Akasa Air, India’s newest airline, is leading on pay hikes for pilots, marking a reversal of the pandemic-era aviation squeeze that saw salary cuts and job losses globally, said people with knowledge of the matter.
This is likely to set off salary increases at other carriers to ensure they have enough pilots as air traffic recovers amid fleet expansion and Gulf carriers embarking on a hiring spree, they said.
Akasa raised pilot pay by an average of 60% — captains will start at INR 4.5 lakh a month and first officers at INR 1.8 lakh — from October. This is against INR 2.79 lakh and INR 1.11 lakh, respectively, at present.
Depending on experience and hours flown, the pay could be higher. At the maximum limit of 70 hours per month, a captain can earn INR 8 lakh, about 28% more than INR 6.25 lakh now, said the people cited above.
The carrier needs more pilots for the rapid expansion it has planned, said people with knowledge of the matter. The airline currently has four Boeing 737 Maxs and plans to induct 18 more planes by March 2023. An airline typically needs 12 pilots per aircraft, including reserves.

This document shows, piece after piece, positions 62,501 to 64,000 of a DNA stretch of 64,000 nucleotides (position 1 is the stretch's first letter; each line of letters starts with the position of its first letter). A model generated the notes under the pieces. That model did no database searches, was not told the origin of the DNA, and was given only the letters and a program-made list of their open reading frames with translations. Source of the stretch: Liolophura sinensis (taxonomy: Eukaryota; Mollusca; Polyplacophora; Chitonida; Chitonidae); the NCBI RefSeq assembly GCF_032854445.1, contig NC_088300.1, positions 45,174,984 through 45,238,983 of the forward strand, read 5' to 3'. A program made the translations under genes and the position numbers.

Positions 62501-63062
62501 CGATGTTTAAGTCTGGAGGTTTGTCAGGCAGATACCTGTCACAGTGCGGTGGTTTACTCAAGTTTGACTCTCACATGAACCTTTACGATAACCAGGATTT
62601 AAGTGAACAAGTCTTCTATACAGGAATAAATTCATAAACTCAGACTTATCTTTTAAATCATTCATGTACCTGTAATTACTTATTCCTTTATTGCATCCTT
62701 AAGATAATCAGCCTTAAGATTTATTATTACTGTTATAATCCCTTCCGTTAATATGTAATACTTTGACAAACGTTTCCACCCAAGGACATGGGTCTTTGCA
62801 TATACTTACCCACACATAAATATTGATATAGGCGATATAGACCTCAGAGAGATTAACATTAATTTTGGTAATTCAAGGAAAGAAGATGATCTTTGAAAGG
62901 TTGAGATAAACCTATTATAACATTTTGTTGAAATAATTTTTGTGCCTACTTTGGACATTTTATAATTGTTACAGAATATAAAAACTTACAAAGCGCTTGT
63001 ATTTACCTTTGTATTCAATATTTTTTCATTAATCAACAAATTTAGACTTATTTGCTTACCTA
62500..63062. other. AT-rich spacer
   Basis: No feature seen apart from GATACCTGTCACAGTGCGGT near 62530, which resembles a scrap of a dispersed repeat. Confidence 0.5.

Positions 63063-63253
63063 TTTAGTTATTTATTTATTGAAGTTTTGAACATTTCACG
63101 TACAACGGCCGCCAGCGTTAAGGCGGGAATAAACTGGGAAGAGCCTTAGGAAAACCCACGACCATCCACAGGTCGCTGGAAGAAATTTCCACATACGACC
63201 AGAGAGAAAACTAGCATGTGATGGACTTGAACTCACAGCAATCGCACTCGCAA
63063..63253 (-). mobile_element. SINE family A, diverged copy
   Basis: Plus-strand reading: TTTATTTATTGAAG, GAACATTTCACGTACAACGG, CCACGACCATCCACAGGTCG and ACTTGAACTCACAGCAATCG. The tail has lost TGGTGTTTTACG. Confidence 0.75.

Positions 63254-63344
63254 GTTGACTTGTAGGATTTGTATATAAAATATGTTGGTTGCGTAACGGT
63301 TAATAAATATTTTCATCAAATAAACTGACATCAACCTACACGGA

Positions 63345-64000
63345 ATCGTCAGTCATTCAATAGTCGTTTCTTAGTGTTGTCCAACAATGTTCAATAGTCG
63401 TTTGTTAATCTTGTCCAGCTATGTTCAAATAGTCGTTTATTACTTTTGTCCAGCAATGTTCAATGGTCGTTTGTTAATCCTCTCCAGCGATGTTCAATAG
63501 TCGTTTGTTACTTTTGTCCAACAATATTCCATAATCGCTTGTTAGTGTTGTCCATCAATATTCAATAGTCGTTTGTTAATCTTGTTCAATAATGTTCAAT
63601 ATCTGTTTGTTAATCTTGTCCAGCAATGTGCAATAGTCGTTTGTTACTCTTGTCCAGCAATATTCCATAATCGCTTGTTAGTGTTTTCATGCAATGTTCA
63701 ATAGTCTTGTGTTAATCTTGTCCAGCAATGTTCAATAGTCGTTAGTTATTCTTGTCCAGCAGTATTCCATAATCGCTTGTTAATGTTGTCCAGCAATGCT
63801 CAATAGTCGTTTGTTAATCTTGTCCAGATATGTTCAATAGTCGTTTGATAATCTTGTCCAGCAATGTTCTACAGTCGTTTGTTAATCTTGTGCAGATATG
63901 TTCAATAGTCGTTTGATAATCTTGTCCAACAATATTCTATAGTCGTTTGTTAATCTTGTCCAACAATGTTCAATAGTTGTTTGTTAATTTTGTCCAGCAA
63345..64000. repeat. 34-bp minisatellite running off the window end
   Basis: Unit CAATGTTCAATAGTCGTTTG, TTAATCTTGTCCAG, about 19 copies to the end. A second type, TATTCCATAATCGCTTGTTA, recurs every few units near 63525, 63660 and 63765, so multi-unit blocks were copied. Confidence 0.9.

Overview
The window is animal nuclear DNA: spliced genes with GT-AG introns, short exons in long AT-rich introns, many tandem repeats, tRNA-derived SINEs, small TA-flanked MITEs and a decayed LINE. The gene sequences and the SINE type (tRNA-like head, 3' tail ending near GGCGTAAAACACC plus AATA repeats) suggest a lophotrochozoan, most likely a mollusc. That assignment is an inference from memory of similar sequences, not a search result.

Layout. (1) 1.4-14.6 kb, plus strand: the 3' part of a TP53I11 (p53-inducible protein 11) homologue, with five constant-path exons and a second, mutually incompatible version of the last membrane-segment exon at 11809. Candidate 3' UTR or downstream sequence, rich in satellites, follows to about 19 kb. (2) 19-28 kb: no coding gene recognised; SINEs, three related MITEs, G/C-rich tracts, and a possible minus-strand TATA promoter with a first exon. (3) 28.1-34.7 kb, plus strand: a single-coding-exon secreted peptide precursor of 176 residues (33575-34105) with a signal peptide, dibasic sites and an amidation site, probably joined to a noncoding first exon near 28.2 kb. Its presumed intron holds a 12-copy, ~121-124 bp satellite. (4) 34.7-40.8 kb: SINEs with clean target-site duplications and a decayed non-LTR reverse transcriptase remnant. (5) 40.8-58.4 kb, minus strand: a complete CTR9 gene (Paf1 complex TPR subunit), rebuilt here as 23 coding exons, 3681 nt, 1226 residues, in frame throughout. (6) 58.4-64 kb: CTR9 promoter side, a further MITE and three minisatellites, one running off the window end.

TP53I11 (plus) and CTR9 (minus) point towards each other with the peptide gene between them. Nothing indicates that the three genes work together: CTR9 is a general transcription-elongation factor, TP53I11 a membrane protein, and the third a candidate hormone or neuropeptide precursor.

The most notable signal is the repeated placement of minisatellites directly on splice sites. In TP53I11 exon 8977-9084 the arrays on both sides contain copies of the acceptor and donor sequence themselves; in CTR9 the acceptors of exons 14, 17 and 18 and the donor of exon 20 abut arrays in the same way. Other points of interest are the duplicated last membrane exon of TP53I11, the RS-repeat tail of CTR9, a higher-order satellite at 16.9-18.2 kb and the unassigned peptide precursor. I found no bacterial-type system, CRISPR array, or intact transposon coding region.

“The airline needs to build up a pool of pilots and a solid bench strength,” said a person aware of the development. “With Tatas starting expansion and hiring pilots, and Middle East airlines opening up rapid hiring, there is little option other than to hike pay to attract more pilots.”
The senior administration of Air India Categorical, which can be planning an enlargement, held a gathering over the weekend to guarantee its crew of an enhancement within the wage construction and mentioned folks with data on the matter.
Akasa’s pay bundle is 8-10% % larger than what market chief IndiGo shall be paying its captains from November, by when salaries on the firm shall be absolutely restored, having been lower by practically 28% in the course of the pandemic downturn.
“IndiGo expects a race in hiring pilots and has ready by constructing a bench energy,” mentioned an airline govt.
The airline, which operates around 1,500 flights, has resumed hiring pilots for its Airbus A320 fleet. It has additionally elevated the tempo of changing first officers to captains to virtually 30 pilots monthly.
“Upgrading eligible first officers to captains can be a type of crew retention coverage,” the chief mentioned. “The corporate’s fast enlargement tempo signifies that the wait time for improve is pretty negligible, as in comparison with rivals.”
(With Inputs from The Economic Times)